New stadiums: Sad Mostar and unfinished Gradačac
source: StadiumDB.com; author: michał
It’s a monstrosity beautiful in its own way. The largest stadium of Hercegovina just joined StadiumDB, just like the yet-to-be-finished stadium in northern Gradačac.
Stadion pod Bijelim Brijegom, Mostar (25,000)
It’s the largest and most famous stadium in Hercegovina, second in terms of size in Bosnia and Herzegovina. To date host club Zrinjski gives official capacity at 25,000, of which 9,000 are seats installed in 2000s. To the club’s credit, terracing is also constantly used during games.
The stadium’s layout is unique as the west stand is mounting over the field of play. Both ends are empty, while the east side is a low landfill stand used by local ultras. Vast majority of fans are thus located on the massive western terrace, which was incorporated into a natural hill.
In many ways the the “White Bank” (as Bijeli Brijeg is translated) is the proof of Bosnia and Herzegovina’s recent traumatic history. Not only is the stadium to date damaged by bullet holes from 1993, Bijeli Brijeg was reportedly used as a collection/concentration center for Bosnian residents of the western side of Mostar, which was occupied by Croats. Many of these people were forced to flee to the east or even wounded or killed.
Even sport-wise the stadium still shows the east/west divide of Mostar. Hictorically, from the very opening, the Bijeli Brijeg stadium was used by Velež. But in 1992 the team was forced to leave it and only returned to Mostar in 1995, when a new stadium was built on the other bank of Neretva river, in the outskirt of Vrapčići. Despite numerous attempts, Velež have since been banned from hosting games at the stadium, only playing here as away team in local derbies. Meanwhile Zrinjski has a lease signed with the municipality until early next century.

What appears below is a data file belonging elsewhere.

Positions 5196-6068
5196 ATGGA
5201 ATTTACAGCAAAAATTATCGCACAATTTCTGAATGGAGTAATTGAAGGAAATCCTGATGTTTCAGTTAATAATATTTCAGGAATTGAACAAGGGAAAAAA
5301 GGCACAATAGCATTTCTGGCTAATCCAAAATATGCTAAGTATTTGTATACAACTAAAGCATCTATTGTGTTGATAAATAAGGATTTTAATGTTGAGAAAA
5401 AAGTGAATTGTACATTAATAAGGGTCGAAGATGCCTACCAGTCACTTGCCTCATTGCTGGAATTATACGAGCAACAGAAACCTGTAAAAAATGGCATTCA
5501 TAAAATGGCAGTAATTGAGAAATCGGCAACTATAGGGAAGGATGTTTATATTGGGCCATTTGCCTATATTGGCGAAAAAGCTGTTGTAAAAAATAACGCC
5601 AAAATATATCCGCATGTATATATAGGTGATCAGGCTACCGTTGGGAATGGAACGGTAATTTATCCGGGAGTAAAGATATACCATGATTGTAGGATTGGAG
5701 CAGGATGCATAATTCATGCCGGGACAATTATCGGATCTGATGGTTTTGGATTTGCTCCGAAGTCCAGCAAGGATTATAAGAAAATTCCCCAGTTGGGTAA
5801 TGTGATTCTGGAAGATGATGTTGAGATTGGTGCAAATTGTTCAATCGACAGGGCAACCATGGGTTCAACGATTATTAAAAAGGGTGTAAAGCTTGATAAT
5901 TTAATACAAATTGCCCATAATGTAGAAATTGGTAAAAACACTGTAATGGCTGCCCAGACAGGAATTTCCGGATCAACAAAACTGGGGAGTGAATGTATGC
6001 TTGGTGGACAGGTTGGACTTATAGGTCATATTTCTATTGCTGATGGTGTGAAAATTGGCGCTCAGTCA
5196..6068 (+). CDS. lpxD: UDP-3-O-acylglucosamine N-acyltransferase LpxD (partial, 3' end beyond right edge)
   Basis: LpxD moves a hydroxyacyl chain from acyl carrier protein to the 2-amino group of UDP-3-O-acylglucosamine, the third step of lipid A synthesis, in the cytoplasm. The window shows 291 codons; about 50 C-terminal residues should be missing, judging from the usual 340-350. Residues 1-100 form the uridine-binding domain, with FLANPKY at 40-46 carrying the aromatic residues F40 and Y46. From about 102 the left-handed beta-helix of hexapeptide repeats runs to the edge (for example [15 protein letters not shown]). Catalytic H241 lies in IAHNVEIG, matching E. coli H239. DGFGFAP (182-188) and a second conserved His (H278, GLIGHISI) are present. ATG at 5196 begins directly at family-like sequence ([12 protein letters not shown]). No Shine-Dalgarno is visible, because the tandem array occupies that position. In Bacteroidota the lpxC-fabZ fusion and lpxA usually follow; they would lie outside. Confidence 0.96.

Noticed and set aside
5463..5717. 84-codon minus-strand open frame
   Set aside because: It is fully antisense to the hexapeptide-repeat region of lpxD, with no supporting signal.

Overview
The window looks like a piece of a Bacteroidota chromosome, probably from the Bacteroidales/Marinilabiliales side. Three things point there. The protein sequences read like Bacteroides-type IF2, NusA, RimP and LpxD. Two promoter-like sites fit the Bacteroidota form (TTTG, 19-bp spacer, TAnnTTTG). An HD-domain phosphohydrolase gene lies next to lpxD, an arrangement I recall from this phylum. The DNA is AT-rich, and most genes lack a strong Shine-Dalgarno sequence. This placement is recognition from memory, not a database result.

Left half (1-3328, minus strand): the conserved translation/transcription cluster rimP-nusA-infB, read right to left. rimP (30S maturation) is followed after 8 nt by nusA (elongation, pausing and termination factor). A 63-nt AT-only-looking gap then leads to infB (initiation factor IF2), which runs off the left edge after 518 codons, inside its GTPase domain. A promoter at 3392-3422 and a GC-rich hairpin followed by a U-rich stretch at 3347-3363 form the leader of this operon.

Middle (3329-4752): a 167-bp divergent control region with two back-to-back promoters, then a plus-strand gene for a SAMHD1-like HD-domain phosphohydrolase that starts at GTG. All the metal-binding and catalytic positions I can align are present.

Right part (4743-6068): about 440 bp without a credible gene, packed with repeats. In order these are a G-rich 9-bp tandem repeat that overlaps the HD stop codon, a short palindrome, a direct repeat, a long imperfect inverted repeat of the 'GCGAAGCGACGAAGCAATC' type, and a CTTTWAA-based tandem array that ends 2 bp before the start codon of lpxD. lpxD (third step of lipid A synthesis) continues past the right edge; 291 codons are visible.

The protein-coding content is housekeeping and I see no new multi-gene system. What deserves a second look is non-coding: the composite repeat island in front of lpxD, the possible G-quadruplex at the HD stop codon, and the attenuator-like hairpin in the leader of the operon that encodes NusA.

Stadion Banja Ilidža, Gradačac (5,000)
The municipal stadium in northern town of Gradačac lies just east of the place’s picturesque artificial lake Vidara. Initially based on embankments (and popularly with games watched from nearby forest hill), the ground was among the first in Bosnia to undergo major redevelopment after the country became sovereign.
Brand new eastern grandstand was built with significant amount of floor space underneath. The project suffered from numerous delays, but east side of the stadium was eventually opened in 2011. Despite this, some parts were never finished as initially planned.
It’s primarily home to NK Zvijezda, but also served as temporary venue for other sides like Gradina Srebrenik.